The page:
Supergirl: Season 3 Episode 2 “Triggers”
A supervillain code-named Psi is robbing banks easily and leaving bystanders and guards incapacitated through some sort of psychic (go figure) attack. Surprisingly though, despite my complaints from the last episode, the external conflict ends up being a footnote compared to what’s going on with the characters. It’s a vast improvement over “Girl of Steel.” Much of the episode is just Supergirl getting back to form but there are some scenes that I’d say are standouts for the series. One, in particular, is a first-person view of the destruction of Krypton that really plays to the context of the moment itself (Kara re-experiencing the destruction of her homeworld once again via Psi’s attack that causes her to experience her greatest fear.) Impressive CGI makes the scene bold, but the escalation of the events from the perspective of a young Kara is what really gives us a sense of why it’s such a devastating and affecting part of her history. Yael Grobglas (also of Jane the Virgin fame) portrays DC Comics’ supervillain Psi in this episode, and most of the time her villain persona is actually pretty effective. Psi is a minor villain in the comics, and in this episode, there’s only one big mayhem scene involving her, but there’s still a fair amount of threat coming from her. Unlike the usual bluster, Psi projects the instability and volatility of a crazy person. Her words and demeanor, as well as her cold and almost bemused expressions, add to the unpredictable nature of her character.
Moving on, we finally get a real storyline for Lena as she becomes the owner and CEO of Catco, and that creates a believable amount of friction between her and Kara and her and James. Best of all, it plays naturally to the situation! Lena’s forced to act, in the face of Kara’s insubordination and immaturity, as a boss. She even goes so far as to give Kara and savage and very boss-like scolding. It’s an especially dramatic clash of egos considering Kara’s current attitude which could be described as not employer friendly and her need to keep her Supergirl’s identity hidden from Lena. This does complicate Kara and Lena’s friendship and there’s no way we’ve seen the end of that complication, but it’s a fascinating direction that brings Katie McGrath’s character in to as a more active player in future Supergirl storylines.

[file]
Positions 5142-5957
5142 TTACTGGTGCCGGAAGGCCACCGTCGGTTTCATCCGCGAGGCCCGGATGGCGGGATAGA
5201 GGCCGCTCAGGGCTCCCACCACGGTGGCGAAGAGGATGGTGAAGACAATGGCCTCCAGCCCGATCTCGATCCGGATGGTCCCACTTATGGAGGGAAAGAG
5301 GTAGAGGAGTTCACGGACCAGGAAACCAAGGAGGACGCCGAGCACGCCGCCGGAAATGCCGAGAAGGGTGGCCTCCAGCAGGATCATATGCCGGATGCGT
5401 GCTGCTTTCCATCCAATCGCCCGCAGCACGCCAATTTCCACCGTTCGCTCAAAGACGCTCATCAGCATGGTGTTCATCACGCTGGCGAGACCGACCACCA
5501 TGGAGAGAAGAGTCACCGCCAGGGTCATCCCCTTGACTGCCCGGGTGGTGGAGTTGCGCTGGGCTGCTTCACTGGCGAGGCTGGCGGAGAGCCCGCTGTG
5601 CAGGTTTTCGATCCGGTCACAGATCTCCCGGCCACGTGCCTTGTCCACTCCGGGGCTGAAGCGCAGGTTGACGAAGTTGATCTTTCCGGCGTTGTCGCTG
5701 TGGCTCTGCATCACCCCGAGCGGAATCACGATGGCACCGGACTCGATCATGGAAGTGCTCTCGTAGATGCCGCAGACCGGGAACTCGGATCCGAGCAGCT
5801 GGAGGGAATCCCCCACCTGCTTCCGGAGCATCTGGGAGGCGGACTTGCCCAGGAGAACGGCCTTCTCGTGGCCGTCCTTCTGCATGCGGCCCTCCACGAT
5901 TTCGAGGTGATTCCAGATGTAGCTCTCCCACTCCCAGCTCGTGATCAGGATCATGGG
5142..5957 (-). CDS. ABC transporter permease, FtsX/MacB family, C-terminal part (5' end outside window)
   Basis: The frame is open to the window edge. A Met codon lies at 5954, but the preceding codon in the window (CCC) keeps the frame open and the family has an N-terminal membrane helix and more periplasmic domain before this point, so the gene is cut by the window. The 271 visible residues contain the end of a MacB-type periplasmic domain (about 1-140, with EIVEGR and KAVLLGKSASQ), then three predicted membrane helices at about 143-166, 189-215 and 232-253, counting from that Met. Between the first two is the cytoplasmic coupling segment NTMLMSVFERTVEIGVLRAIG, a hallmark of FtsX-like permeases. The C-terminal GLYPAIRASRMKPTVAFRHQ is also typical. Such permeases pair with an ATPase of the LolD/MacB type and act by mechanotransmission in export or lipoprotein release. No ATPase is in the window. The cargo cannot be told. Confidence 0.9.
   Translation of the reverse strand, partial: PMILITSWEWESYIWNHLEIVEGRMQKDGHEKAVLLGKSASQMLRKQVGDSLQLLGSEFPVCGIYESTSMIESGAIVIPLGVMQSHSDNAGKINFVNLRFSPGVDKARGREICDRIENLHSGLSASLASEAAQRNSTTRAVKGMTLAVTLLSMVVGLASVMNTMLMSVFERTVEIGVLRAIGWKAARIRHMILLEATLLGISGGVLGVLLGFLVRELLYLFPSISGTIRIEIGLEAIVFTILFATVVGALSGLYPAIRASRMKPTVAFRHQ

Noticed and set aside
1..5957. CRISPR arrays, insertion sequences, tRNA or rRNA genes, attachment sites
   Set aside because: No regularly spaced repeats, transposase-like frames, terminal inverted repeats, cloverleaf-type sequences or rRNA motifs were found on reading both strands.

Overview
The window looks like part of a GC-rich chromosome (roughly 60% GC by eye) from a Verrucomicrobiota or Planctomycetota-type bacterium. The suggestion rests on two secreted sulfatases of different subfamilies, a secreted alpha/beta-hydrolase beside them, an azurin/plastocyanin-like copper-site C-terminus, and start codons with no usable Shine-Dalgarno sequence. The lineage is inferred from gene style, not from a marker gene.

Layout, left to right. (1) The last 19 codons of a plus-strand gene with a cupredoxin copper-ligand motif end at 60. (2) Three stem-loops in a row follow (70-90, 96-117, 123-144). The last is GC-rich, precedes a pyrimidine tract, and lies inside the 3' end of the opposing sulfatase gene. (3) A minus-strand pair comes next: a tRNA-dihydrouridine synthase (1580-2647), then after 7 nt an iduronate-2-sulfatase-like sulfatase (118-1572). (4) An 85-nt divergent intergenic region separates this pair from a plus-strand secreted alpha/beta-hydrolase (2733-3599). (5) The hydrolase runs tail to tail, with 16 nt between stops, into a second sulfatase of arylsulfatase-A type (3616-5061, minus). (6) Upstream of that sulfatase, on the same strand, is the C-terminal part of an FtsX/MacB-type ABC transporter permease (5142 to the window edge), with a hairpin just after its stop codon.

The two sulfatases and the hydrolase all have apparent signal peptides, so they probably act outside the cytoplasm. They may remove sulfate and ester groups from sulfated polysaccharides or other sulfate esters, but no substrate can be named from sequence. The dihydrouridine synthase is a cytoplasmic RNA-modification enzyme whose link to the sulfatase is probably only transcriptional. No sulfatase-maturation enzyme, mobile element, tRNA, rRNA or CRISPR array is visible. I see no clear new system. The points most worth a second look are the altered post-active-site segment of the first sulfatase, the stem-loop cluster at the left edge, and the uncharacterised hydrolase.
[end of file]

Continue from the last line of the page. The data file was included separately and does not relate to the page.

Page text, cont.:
Lastly, the Samantha storyline gets expanded quite a bit, or rather the framework is built in “Triggers.” It’s also the point where it’s brought crashing into the main plotline, and it seems to be shaping up to be a promising and unusual origin for a supervillain.
“Triggers” is well directed, does a better job of explaining Kara’s mental state, and adds in some new and interesting dynamics for well-established characters. It’s far more effective than the premiere episode at foreshadowing the relationships and hardships for Supergirl’s characters in the coming season.
The Flash: Season 4 Episode 2 “Mixed Signals”